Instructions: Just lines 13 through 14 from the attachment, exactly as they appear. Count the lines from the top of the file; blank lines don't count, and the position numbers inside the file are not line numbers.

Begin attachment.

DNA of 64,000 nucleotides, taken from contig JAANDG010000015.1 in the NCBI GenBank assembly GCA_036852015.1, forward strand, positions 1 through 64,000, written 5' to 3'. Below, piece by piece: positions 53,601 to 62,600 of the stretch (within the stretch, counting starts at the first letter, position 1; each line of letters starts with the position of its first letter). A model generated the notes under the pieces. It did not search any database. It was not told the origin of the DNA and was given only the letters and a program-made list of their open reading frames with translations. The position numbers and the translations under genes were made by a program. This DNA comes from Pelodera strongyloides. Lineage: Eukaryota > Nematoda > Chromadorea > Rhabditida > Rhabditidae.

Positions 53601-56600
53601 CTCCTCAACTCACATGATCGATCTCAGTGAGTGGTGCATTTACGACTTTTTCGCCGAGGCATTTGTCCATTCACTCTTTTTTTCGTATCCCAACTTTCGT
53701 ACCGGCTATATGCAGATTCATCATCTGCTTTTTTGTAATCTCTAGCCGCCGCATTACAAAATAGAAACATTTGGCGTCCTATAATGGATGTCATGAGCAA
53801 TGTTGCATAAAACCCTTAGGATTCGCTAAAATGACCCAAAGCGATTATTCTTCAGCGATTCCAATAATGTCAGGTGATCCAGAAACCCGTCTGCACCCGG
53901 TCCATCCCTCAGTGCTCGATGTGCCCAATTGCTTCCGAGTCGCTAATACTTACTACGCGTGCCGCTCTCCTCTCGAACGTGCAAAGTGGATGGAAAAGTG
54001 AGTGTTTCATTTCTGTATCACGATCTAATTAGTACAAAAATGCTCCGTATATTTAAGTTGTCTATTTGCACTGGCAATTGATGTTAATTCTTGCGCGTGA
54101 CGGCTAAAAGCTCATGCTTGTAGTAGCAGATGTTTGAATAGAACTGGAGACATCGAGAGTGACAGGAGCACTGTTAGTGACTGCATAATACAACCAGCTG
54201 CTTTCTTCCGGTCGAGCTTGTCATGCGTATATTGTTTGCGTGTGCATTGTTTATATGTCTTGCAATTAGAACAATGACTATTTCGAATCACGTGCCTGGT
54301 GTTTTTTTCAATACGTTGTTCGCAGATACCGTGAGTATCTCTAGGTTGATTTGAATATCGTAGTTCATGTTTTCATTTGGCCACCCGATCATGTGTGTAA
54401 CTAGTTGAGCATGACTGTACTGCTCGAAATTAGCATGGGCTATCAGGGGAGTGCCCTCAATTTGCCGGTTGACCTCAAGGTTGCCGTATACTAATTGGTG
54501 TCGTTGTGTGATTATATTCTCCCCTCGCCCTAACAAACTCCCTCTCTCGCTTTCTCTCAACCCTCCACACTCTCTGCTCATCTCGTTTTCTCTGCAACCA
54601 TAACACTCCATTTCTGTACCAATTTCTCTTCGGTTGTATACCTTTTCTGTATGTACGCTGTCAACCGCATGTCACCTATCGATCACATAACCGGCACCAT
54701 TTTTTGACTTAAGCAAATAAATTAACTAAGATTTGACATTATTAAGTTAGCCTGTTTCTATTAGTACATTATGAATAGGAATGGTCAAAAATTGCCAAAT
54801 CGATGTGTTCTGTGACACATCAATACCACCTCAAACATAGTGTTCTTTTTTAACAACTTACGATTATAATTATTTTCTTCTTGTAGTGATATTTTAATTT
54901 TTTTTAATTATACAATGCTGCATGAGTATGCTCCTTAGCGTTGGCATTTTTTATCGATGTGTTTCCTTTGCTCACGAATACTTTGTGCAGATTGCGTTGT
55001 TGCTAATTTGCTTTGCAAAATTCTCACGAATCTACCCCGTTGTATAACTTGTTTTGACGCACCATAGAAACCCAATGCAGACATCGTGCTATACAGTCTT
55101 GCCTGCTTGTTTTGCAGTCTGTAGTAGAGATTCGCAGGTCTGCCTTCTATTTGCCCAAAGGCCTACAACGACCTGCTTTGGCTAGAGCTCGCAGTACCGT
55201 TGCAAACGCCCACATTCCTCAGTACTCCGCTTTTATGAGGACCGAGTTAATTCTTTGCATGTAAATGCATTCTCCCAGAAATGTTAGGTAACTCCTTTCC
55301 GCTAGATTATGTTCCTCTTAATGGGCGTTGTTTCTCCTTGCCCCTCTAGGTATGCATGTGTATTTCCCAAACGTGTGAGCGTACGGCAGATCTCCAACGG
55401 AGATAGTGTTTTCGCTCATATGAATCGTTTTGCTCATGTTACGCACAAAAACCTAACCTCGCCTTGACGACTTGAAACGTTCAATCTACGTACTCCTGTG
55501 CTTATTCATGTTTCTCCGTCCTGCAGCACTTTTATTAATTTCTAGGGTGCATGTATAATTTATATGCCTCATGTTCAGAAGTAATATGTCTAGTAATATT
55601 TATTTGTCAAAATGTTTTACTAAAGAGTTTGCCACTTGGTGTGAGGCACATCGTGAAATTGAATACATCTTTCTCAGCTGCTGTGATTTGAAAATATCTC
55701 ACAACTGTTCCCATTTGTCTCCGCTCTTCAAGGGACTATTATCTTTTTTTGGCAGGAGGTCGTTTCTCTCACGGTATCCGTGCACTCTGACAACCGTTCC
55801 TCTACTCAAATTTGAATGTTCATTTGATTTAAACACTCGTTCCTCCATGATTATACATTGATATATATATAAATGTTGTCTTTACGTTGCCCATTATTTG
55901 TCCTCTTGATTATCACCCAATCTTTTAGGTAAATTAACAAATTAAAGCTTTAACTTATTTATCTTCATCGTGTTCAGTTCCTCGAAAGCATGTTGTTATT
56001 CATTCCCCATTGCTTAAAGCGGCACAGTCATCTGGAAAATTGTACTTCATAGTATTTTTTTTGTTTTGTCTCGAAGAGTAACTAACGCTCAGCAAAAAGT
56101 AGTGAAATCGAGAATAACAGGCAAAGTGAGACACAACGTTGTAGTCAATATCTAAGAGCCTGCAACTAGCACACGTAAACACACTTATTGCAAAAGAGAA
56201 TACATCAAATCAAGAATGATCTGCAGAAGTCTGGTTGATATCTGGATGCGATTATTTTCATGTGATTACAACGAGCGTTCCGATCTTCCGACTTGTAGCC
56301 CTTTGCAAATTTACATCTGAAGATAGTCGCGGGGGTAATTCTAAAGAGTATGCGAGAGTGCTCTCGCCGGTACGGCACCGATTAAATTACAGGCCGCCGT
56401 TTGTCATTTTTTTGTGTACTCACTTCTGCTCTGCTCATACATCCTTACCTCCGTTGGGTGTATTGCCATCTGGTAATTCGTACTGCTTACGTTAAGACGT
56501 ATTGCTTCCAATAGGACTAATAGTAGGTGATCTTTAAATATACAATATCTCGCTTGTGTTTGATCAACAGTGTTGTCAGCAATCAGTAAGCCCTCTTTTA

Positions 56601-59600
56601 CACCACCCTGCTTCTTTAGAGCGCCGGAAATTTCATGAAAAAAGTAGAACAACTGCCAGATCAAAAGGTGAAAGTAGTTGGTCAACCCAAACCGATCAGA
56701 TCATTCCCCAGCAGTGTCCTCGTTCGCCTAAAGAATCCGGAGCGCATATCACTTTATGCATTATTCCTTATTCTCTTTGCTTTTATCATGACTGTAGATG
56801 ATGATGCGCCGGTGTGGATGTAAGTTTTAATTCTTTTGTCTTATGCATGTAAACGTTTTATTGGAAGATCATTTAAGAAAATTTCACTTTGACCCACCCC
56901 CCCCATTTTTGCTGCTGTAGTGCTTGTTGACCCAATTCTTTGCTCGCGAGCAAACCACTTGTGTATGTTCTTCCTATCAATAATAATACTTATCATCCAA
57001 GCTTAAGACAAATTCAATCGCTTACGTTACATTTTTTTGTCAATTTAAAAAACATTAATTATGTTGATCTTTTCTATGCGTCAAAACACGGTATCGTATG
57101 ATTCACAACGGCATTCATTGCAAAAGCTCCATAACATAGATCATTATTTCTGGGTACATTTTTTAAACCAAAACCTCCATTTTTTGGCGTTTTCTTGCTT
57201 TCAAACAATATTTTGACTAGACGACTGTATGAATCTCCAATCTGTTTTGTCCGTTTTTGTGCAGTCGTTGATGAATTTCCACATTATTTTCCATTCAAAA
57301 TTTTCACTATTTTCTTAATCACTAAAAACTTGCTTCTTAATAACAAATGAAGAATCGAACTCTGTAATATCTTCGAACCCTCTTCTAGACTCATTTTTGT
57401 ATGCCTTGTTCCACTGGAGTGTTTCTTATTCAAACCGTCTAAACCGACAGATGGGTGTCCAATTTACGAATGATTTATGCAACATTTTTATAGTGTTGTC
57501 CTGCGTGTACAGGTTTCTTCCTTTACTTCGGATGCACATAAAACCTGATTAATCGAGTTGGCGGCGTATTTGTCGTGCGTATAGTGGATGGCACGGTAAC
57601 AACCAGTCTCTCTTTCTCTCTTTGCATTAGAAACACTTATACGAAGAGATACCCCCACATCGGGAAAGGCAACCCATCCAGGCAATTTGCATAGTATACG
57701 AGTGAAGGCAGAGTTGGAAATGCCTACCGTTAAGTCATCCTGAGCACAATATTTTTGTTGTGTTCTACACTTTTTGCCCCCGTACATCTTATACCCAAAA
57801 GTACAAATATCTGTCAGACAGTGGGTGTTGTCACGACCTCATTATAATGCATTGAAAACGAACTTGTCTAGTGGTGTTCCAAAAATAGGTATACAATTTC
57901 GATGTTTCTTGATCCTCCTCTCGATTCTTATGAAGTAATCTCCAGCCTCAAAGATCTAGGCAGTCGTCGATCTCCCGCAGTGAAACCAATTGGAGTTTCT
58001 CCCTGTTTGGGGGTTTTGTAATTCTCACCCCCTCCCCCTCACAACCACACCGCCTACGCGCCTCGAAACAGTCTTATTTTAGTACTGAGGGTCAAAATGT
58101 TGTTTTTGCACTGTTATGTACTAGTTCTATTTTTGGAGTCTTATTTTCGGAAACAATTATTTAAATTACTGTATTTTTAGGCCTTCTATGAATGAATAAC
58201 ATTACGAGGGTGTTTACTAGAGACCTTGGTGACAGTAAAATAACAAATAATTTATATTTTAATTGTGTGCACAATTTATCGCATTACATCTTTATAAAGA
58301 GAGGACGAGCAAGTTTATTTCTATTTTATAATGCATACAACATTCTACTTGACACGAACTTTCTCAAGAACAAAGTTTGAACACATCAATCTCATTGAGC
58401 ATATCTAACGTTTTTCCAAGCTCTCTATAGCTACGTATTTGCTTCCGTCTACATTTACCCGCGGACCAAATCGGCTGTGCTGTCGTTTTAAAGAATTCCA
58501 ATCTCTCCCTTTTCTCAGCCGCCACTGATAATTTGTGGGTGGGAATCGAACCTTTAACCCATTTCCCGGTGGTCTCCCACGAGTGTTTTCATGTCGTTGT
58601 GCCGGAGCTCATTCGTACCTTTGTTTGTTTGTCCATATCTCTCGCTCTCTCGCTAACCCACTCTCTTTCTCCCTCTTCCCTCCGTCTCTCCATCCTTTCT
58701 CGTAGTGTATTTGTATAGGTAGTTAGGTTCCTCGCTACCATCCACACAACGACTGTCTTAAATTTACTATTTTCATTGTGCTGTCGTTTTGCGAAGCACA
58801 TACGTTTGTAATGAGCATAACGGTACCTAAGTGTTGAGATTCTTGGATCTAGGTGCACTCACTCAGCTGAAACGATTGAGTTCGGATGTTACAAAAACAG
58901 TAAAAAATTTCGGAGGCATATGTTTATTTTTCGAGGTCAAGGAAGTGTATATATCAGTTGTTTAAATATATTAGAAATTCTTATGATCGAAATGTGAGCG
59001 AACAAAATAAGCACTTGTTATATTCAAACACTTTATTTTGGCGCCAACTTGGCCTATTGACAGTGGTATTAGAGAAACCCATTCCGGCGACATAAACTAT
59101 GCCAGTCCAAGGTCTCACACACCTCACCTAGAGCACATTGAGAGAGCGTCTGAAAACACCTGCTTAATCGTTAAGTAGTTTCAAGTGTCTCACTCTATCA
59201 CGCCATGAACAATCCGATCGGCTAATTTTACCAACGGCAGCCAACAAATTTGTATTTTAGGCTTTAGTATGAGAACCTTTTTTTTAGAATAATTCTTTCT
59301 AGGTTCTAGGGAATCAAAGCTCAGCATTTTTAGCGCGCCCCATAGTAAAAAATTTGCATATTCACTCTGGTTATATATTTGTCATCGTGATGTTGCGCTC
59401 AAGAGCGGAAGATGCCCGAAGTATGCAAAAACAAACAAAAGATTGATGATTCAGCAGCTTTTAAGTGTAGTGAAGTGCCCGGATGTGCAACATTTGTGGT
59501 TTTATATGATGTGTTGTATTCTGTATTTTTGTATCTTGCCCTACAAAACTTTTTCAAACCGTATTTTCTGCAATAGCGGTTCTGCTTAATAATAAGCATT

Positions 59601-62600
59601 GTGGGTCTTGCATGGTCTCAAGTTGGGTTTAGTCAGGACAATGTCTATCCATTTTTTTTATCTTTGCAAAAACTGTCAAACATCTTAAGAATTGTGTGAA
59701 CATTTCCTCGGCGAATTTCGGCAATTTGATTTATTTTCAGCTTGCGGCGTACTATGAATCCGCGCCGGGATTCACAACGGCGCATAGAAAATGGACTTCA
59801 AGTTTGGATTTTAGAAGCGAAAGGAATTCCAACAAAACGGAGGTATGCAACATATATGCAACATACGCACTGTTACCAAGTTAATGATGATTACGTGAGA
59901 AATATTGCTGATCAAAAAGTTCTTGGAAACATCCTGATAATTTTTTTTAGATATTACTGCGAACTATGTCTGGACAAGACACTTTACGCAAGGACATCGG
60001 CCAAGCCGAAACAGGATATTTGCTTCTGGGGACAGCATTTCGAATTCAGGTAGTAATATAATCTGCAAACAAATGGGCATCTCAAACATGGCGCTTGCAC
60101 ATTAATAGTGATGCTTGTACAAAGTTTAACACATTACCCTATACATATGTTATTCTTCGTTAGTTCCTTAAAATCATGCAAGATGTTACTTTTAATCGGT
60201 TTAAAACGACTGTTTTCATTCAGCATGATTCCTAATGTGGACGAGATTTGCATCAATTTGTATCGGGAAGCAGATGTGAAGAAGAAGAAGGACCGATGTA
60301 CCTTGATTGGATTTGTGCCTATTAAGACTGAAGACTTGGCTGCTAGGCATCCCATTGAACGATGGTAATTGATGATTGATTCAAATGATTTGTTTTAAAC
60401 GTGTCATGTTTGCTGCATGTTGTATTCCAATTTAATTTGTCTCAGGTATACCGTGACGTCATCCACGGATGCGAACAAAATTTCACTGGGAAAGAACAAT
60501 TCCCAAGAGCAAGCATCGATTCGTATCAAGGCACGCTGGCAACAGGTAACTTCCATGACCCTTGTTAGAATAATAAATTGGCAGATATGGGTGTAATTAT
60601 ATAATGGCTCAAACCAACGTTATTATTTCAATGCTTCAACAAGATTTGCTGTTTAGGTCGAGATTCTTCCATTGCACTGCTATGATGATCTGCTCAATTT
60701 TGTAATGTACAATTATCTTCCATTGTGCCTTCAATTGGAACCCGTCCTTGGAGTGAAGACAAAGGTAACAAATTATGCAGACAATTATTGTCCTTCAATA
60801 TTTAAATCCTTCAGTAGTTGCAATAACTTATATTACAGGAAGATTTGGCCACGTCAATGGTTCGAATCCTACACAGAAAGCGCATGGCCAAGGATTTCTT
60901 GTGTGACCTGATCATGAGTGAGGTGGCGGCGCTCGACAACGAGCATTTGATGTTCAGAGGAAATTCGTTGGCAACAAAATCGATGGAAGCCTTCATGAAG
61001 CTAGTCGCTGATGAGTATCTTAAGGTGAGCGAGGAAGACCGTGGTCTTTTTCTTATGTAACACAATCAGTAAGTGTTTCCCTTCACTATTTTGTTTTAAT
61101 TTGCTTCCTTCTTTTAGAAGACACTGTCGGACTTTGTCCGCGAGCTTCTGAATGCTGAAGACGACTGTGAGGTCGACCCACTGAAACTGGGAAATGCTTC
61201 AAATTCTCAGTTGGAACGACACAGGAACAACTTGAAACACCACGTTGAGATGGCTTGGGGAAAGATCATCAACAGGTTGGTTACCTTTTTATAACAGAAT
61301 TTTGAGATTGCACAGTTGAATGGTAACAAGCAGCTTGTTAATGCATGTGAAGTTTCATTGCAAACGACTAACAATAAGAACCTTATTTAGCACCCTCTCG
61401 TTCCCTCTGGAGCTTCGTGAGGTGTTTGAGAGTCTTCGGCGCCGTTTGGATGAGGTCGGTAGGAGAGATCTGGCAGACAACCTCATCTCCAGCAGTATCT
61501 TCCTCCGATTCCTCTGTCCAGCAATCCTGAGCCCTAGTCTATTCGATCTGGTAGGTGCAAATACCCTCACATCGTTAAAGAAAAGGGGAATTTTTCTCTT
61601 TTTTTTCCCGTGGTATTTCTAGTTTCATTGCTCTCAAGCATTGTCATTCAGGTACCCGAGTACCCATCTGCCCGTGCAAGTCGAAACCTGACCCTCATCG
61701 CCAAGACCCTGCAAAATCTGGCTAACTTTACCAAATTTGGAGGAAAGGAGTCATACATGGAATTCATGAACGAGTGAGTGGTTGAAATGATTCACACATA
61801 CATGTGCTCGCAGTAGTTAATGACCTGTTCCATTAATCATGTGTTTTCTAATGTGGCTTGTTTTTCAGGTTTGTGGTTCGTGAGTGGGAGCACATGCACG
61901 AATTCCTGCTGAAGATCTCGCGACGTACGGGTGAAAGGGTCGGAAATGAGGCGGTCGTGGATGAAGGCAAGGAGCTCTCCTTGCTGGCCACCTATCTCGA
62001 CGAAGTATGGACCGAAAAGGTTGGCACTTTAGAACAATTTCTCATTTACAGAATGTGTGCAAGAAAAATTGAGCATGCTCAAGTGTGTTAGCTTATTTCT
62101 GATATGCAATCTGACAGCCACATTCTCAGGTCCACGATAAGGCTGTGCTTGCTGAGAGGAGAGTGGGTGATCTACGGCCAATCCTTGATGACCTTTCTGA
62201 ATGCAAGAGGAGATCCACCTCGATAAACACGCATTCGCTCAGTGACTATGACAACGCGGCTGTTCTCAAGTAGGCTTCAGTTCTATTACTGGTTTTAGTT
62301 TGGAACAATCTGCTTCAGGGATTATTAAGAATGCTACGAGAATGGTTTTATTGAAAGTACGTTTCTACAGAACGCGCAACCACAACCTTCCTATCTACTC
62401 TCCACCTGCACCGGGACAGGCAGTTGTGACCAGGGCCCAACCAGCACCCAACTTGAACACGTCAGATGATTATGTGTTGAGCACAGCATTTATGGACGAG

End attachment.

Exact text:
54601 TAACACTCCATTTCTGTACCAATTTCTCTTCGGTTGTATACCTTTTCTGTATGTACGCTGTCAACCGCATGTCACCTATCGATCACATAACCGGCACCAT
54701 TTTTTGACTTAAGCAAATAAATTAACTAAGATTTGACATTATTAAGTTAGCCTGTTTCTATTAGTACATTATGAATAGGAATGGTCAAAAATTGCCAAAT